I don’t really keep up with the machinations of the Texas Republican Party so I don’t know much of the backstory on this, but it’s notable that the party’s state Chairman, Tom Mechler, announced his resignation on Saturday and that he took the opportunity to make some comments that indicate some internal squabbles are causing problems. Among other things, Mr. Mechler noted that the GOP “needs to work harder than ever to come together” and that “a party that is fractured by anger and backbiting is a party that will not succeed.” He appears to be supporting Rick Figueroa as his replacement, and he wrote that “If we do not engage in the diverse communities across Texas, we will lose the state, then the nation, and there may be no coming back.”
I don’t know if it’s really appreciated that the presidential election in Texas was closer than it was in Iowa. Of course, President Obama carried Iowa twice but never really came close to making Texas competitive. While it’s true that something horrible obviously has happened to the Democrats in the Hawkeye State, it would be a much bigger deal for our national politics if Texas were to turn blue.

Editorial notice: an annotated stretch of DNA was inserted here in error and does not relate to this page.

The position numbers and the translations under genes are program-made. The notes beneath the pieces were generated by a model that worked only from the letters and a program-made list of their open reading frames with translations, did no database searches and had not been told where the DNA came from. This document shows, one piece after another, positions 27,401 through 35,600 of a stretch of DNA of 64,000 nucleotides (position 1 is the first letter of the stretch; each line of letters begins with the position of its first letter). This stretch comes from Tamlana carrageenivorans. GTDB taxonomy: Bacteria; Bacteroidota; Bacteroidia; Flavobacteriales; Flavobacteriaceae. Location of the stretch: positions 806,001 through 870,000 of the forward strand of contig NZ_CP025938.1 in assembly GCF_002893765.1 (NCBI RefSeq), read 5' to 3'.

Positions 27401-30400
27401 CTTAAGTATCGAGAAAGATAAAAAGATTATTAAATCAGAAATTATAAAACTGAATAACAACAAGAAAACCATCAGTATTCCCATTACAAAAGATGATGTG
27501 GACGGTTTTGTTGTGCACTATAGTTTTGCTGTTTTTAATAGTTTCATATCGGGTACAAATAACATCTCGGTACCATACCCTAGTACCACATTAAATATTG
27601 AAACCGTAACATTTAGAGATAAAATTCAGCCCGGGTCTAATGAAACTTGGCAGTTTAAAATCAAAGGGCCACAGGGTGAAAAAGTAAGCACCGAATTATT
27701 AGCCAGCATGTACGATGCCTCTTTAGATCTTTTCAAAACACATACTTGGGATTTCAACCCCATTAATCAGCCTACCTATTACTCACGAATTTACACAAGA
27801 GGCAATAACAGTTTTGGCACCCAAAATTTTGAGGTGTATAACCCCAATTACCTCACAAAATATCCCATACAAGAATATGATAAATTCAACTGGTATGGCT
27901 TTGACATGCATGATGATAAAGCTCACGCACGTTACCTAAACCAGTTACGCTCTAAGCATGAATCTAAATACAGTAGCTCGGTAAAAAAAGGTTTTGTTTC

There were polls early on in the presidential contest that predicted that Clinton might be able to put Texas in play. More recent polls have indicated that Senator Ted Cruz might be genuinely vulnerable when he seeks reelection next year. More than that, when the DCCC put together a list of House seats that might be competitive, a surprising number of them were in Texas. In fact, they’re quite serious about contending for at least three supposedly safe districts in the Lone Star State.
That the GOP chairman quit and gave out a warning that a failure to engage with the diverse communities in Texas might doom the party nationally indicates to me that the threat is real, that it is appreciated, and that the state’s Republicans aren’t currently on the same page on what to do about it.